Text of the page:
Can work planning be delegated down to teams—or even team members? This video addresses the pros and cons of this recent trendy idea, as used in agile/scrum.
- In the manifesto for Agile project management, which is very trendy at the moment, they recommend self-organizing teams. The general approach with Agile is to simplify problems down by making them into small autonomous groups, and to work on small collections of short tasks, so that people can solve their own problems, and you don't need complicated centralized planning. And I partly agree with this. I've been suggesting throughout this course that you can't feed everything into a computer and get the right answer.
The computer will never know everything and the problem just gets too complicated. So I'd rather have a simplified central plan using something like Excel, based on a relatively simple Gantt of Gantts. And then keep most of the planning at project level using Gantt charts. So I do like the idea of keeping things simple and visual. And I also like the motivational idea of letting the teams be empowered to run their own areas. However, I do think you need some centralized planning.
And I think if you leave all of the resource planning to the individual project teams, you'll get some problems for the following four reasons. Number one, you will inevitably have some people who are in several teams, or who joined teams and then leave them again later in the project. It makes it hard for the teams to plan everything. Number two, the teams don't know the overall picture. If their project is part of an overall program and their delivery date affects other projects, then they need to know that.
In fact, their decisions could also affect the resource availability for other projects. For example, I mentioned earlier that you might have a number of projects all wanting to use a laboratory and this could hold up some of the projects if it's not carefully planned between them all. So each self-organizing team will need to talk to all the other teams about that, which is of course possible, but quite messy, and I think instead ideally you'd have a centrally produced Gantt of Gantts for that key resource so that everyone could see the best plan.
Number three is that the teams will optimize for themselves and that doesn't necessarily mean optimizing for the whole program or for the organization. It may be cheaper for them to take a bit longer over a task without realizing that it will hold up another project. Or it may be easier for them to use two people rather than to use one and a half and lend a person part-time to another project. Asking each team to optimize what they're doing is simpler and it requires almost no management time, but it won't necessarily give you the best plan overall.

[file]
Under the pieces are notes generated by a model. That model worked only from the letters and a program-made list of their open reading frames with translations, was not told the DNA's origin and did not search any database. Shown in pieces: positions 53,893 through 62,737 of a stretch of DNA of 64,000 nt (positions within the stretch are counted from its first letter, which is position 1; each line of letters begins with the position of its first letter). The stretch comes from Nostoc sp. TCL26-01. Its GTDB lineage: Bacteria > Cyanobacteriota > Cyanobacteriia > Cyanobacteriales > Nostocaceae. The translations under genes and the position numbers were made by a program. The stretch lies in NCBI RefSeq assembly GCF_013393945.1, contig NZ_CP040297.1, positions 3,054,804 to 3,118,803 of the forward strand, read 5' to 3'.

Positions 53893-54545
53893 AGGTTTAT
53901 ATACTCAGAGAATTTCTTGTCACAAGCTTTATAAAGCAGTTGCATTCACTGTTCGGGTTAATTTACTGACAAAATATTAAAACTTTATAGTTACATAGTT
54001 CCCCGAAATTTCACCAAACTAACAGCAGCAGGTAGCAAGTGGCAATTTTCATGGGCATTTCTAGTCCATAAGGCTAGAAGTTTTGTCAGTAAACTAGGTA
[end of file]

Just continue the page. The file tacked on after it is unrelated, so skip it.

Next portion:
Number four is that the program manager needs to know what's happening. For example, is one project running slightly late, so it's going to affect the project that will follow? And in order to know this, there has to be a plan which we then know isn't being achieved. If you have pure self-organizing teams, then you probably don't have a plan. They're improvising as they go along. So you won't know there's a problem until nearly at the end when the finishing line is in sight and they can see that they aren't going to reach it.
And by then it's very expensive or impossible to catch back up. So I think you still need a program manager, however you organize the teams in your projects. And what you're really saying with so-called self-organizing teams is that you let them make the small decisions within the framework that you've already decided. If you don't have the framework, either planned top downwards or bottom up, then you have anarchy and you'll never keep your program promises to your stakeholders.
Even with self-organizing teams, you need the program manager to be a sort of all-seeing brain, to allocate the people to the teams to start with, and to decide how long a person is able to stay with that team, and when the team has to deliver the project by. And even if you allow the team to come up with a forecast completion date, then the all-seeing brain has to decide whether that date's going to affect the other projects adversely. To what extent do you think you could divide your program or project down into self-organizing teams? Which decisions do you think you could leave to them? And which ones would still need to be made, or at least monitored by you? And how are you going to draw up and then monitor an overall plan for the program, but still give the teams the feeling that they have ownership and a degree of control over their own areas?
- What is program management?
- Planning from the bottom up vs. top down
- Resource planning
- Managing projects, resources, and time
- Getting the staff you need
- Self-organizing teams